Junior Derrick Wilson will assume the point guard mantle from Cadougan, which for Williams are no small shoes to fill, despite the limitations many saw in Cadougan during his tenure at Marquette.

"I can be better than I’ve ever been before, as far as offensively and defensively," he said. "I think all of us have to be better than we’ve been before because getting to the Sweet 16, Sweet 16, then Elite Eight, then people are after you more now. I think we all have to be better. I think I have to step up. I have to be able to score the ball a little bit more than I did before and those are some big things I have to do."

Freshman JuJuan Johnson should also be a factor immediately, as the spindly, 6-foot, 5-inch guard was complimented up and down by teammates and Williams.

"Really, I just want to win," Johnson said.. "I don’t have much expectations because I don’t know what I’m getting myself into right now. I’m just going along and playing it by ear. We’ve got a lot of older guys, so I’m just listening to them."

Unfortunately for Williams and the Golden Eagles, they will start the year somewhat shorthanded. Freshman guard Duane Wilson will miss the beginning of the season with a stress fracture in his left leg while sophomore Steve Taylor is coming off a knee surgery (as is Mayo). Then, junior college transfer Jameel McKay suddenly left the program.

Despite those legitimate roster issues and legitimate questions as to whether the juniors and underclassmen can perform at a high level, the Golden Eagles do enter the 2013-14 season in a position they’re not often put in – favorites.

"As your success maybe creates more success, what was originally your goals have to change," Williams conceded. "And as your goals continue to change, and it almost puts you in prison. Because what you thought – here’s my goals – well we did that, and it keeps shrinking. And as it keeps shrinking you’re like, what are we going to do now? Everybody thinks this is what we’re supposed to do, and we have to do better. I don’t know that I can answer that for our kids. I can better answer that for me. For me, I think the deal is it can’t become a prison because every team is unique, and within that team you have to coach that team. And you have to forget about the ring that you just won, but you can’t forget the formula that got you that ring.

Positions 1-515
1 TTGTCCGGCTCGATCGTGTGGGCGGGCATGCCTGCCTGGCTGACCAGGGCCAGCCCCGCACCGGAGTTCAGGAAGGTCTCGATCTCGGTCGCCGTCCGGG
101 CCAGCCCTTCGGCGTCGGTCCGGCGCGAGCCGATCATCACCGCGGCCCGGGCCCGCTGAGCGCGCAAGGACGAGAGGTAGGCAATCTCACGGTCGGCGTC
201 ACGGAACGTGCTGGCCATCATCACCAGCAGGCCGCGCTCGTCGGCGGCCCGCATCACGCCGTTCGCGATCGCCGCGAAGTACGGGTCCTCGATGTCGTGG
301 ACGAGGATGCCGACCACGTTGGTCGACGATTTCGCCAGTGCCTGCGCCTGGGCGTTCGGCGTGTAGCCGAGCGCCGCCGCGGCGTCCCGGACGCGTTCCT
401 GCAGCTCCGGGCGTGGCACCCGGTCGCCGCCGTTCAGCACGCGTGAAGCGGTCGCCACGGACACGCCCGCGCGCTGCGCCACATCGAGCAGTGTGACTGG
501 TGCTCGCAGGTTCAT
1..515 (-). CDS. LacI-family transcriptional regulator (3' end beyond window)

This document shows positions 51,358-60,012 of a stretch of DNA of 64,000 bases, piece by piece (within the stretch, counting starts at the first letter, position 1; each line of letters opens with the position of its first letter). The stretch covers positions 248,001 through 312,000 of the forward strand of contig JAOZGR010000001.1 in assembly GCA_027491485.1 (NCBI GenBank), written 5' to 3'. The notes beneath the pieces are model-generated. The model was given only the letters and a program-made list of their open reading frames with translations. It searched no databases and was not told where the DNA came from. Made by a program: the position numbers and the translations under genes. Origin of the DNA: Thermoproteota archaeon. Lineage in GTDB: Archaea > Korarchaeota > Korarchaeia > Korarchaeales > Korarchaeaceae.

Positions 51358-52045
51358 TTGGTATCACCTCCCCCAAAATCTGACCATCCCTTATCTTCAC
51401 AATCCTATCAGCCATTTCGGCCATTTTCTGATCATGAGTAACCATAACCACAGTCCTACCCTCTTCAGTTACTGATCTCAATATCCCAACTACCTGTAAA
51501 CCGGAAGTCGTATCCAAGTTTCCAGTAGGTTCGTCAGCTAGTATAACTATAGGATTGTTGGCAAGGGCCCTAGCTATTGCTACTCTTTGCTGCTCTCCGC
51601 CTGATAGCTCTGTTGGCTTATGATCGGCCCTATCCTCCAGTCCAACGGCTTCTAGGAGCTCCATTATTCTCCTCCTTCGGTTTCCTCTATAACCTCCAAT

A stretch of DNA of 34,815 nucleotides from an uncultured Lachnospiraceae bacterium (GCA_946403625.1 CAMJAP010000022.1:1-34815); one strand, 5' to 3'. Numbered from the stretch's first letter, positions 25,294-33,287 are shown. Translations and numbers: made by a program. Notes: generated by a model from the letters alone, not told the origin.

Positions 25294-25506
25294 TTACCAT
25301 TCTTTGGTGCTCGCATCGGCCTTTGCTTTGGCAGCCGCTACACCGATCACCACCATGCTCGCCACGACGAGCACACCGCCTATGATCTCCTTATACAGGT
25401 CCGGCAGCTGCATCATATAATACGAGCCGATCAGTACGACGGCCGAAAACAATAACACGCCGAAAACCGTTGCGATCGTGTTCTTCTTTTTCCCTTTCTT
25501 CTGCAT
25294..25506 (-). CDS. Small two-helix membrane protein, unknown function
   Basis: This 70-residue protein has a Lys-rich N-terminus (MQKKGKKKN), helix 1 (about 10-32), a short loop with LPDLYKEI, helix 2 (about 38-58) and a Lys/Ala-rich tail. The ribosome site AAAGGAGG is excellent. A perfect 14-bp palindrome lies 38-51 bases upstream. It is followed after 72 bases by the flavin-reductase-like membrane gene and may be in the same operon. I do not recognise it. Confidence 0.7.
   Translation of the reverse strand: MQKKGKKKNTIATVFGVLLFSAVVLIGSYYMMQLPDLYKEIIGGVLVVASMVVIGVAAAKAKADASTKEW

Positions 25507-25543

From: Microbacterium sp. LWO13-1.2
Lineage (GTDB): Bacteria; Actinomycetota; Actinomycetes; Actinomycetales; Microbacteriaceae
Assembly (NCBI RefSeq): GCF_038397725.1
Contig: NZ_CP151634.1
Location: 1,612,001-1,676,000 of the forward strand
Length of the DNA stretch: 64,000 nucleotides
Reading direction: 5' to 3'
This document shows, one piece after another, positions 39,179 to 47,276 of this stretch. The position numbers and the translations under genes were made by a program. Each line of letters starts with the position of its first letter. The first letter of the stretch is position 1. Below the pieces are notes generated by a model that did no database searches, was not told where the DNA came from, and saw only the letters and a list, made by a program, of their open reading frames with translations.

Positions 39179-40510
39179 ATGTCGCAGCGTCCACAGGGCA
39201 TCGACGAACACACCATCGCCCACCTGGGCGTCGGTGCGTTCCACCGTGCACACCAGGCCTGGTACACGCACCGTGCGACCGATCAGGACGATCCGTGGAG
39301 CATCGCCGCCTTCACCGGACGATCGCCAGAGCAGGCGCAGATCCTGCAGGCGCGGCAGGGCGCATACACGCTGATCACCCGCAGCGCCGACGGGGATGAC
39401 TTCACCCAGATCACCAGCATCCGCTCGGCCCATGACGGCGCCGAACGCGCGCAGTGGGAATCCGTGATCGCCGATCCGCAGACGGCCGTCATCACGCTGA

"You realize they’re expecting us to do that but do better. So you can’t forget the formula but you have to forget the ring, but you can’t become soft because everybody begins to attack you even more."

Jim Owczarski is an award-winning sports journalist and comes to Milwaukee by way of the Chicago Sun-Times Media Network.

A three-year Wisconsin resident who has considered Milwaukee a second home for the better part of seven years, he brings to the market experience covering nearly all major and college sports.

To this point in his career, he has been awarded six national Associated Press Sports Editors awards for investigative reporting, feature writing, breaking news and projects. He is also a four-time nominee for the prestigious Peter J. Lisagor Awards for Exemplary Journalism, presented by the Chicago Headline Club, and is a two-time winner for Best Sports Story. He has also won numerous other Illinois Press Association, Illinois Associated Press and Northern Illinois Newspaper Association awards.

Jim's career started in earnest as a North Central College (Naperville, Ill.) senior in 2002 when he received a Richter Fellowship to cover the Chicago White Sox in spring training. He was hired by the Naperville Sun in 2003 and moved on to the Aurora Beacon News in 2007 before joining

In that time, he has covered the events, news and personalities that make up the PGA Tour, LPGA Tour, Major League Baseball, the National Football League, the National Hockey League, NCAA football, baseball and men's and women's basketball as well as boxing, mixed martial arts and various U.S. Olympic teams.

Golf aficionados who venture into Illinois have also read Jim in GOLF Chicago Magazine as well as the Chicago District Golfer and Illinois Golfer magazines.